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Infusion systems are complicated electromechanical systems that are used to deliver anesthetic drugs with moderate precision. Four types of systems are described-gravity feed, in-line piston, peristaltic, and syringe. These systems are subject to a number of failure modes-occlusion, disconnection, siphoning, infiltration, and air bubbles. The relative advantages of the various systems and some of the monitoring capabilities are discussed. A brief example of the use of an infusion system during anesthetic induction is presented. With understanding of the functioning of these systems, users may develop greater comfort.
This article was published in the following journal.
Name: Anesthesia and analgesia
The objective of this study was to assess the usability benefits of adding a bedside central control interface that controls all intravenous (IV) infusion pumps compared to the conventional individual...
Elastomeric pumps can be useful for the administration of antibiotics in the outpatient setting.
We present a standardized test methodology and results for our evaluation of the Carefusion Alaris PC infusion pump, comprising the model 8015 PC Unit and the model 8100 Large Volume Pump (LVP) module...
Continuous medication infusions are commonly used during surgical procedures. Alarm settings for infusion pumps are considered important for patient safety, but limits are not created in a standardize...
This retrospective study of 6426 hip replacement, coronary artery bypass graft, and colectomy surgeries across 23 US hospitals found that intravenous (IV) set designs that can be interchanged for use ...
This crossover, glucose-clamp study will investigate the impact of different basal insulin infusion rates on glucose control employing insulin pumps with different insulin delivery regimen...
Primary Objective: - Assess the safety of SAR342434 and Humalog when used in external pumps. Secondary Objectives: - Intervals for infusion set changes. - Incidenc...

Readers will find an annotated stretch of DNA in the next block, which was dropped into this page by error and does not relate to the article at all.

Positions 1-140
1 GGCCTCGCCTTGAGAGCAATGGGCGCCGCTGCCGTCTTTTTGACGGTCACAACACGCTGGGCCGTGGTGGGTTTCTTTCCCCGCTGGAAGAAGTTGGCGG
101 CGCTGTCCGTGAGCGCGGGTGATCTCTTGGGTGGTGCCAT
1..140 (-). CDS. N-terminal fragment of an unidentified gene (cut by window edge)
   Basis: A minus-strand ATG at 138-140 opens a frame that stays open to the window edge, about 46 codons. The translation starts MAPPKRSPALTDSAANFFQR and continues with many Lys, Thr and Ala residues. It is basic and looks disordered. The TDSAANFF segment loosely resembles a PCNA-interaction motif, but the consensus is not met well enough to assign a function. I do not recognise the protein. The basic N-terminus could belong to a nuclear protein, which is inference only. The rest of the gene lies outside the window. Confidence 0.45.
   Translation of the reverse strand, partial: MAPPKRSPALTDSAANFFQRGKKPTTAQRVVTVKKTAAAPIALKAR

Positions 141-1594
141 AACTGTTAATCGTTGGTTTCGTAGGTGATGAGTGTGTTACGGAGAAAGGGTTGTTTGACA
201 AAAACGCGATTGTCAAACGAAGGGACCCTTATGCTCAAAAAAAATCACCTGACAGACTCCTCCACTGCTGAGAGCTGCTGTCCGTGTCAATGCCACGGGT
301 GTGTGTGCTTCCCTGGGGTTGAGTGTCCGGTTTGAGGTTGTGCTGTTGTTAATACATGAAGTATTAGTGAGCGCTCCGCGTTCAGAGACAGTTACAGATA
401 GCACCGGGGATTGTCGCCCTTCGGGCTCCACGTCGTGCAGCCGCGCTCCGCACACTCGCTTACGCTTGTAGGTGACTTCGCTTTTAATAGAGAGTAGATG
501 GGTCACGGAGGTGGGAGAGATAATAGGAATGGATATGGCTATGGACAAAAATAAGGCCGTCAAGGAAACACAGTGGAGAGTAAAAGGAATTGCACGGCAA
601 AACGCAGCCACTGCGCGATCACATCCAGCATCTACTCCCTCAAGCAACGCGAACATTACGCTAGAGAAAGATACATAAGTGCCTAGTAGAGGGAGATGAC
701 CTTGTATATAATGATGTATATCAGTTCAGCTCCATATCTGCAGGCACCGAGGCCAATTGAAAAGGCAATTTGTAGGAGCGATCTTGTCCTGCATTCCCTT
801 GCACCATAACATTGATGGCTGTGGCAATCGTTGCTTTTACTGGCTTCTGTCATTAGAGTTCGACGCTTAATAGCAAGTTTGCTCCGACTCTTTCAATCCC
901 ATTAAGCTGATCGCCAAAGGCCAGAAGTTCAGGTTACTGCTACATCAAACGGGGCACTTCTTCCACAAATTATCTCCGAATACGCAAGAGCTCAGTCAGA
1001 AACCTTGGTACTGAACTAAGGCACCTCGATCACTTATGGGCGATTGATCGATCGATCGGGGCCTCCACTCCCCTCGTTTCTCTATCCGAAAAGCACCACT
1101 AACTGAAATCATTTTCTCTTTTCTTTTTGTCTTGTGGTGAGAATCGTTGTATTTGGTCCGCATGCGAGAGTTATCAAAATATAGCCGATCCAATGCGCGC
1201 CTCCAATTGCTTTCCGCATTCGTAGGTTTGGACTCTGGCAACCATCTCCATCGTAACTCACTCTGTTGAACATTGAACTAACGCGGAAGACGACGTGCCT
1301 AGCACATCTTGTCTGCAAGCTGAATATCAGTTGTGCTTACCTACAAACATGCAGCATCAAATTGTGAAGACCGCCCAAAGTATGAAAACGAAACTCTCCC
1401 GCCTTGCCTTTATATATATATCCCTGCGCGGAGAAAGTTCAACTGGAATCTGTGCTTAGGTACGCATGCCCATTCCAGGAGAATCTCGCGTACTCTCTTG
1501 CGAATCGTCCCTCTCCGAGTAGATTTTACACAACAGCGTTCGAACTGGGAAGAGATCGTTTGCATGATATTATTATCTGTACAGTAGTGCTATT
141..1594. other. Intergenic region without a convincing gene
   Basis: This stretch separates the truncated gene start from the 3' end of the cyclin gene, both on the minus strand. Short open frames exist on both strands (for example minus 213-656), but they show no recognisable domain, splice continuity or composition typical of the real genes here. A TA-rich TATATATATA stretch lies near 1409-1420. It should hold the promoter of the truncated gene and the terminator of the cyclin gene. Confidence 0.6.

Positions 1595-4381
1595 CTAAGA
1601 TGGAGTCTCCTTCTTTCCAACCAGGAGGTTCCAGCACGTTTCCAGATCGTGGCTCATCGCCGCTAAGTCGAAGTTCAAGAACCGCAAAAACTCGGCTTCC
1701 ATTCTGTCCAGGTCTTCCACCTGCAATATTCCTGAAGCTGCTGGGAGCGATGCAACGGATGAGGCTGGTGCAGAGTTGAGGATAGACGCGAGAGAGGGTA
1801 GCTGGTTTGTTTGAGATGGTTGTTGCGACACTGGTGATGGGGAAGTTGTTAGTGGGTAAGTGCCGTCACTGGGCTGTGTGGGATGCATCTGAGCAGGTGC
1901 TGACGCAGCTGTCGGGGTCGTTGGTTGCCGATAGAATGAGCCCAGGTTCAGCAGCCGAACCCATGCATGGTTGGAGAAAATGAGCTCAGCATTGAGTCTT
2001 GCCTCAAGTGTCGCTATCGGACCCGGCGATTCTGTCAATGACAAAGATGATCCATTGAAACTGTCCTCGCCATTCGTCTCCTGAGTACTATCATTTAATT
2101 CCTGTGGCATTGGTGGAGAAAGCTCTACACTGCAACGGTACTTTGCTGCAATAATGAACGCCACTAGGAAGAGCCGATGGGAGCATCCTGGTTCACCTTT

Over the past decade, continuous wound infiltration systems have been introduced to treat a variety of post-surgical pain. These systems, commonly referred to pain pumps by patients, poss...
This study compared two methods of insulin infusion by syringe pumps to assess the impact of medical devices on the glycaemic variability in patients under IIT in ICU. The main objective o...
Patients with intra-aortic balloon pumps (catheters placed in the groin connected to a pump which assists the heart by opening and closing a balloon in the aorta, thereby decreasing the wo...
Fluid propulsion systems driven mechanically, electrically, or osmotically that are used to inject (or infuse) over time agents into a patient or experimental animal; used routinely in hospitals to maintain a patent intravenous line, to administer antineoplastic agents and other drugs in thromboembolism, heart disease, diabetes mellitus (INSULIN INFUSION SYSTEMS is also available), and other disorders.
The administration of medication or fluid directly into localized lesions, by means of gravity flow or INFUSION PUMPS.
Implanted fluid propulsion systems with self-contained power source for providing long-term controlled-rate delivery of drugs such as chemotherapeutic agents or analgesics. Delivery rate may be externally controlled or osmotically or peristatically controlled with the aid of transcutaneous monitoring.
The act or fact of grasping the meaning, nature, or importance of; understanding. (American Heritage Dictionary, 4th ed) Includes understanding by a patient or research subject of information disclosed orally or in writing.
Use of any infusion therapy on an ambulatory, outpatient, or other non-institutionalized basis.
Anesthesia is the loss of feeling or sensation in all or part of the body. It may result from damage to nerves or can be induced by an anesthetist (a medical professional) using anesthetics such as thiopental or propofol or sevoflurane during a surgical ...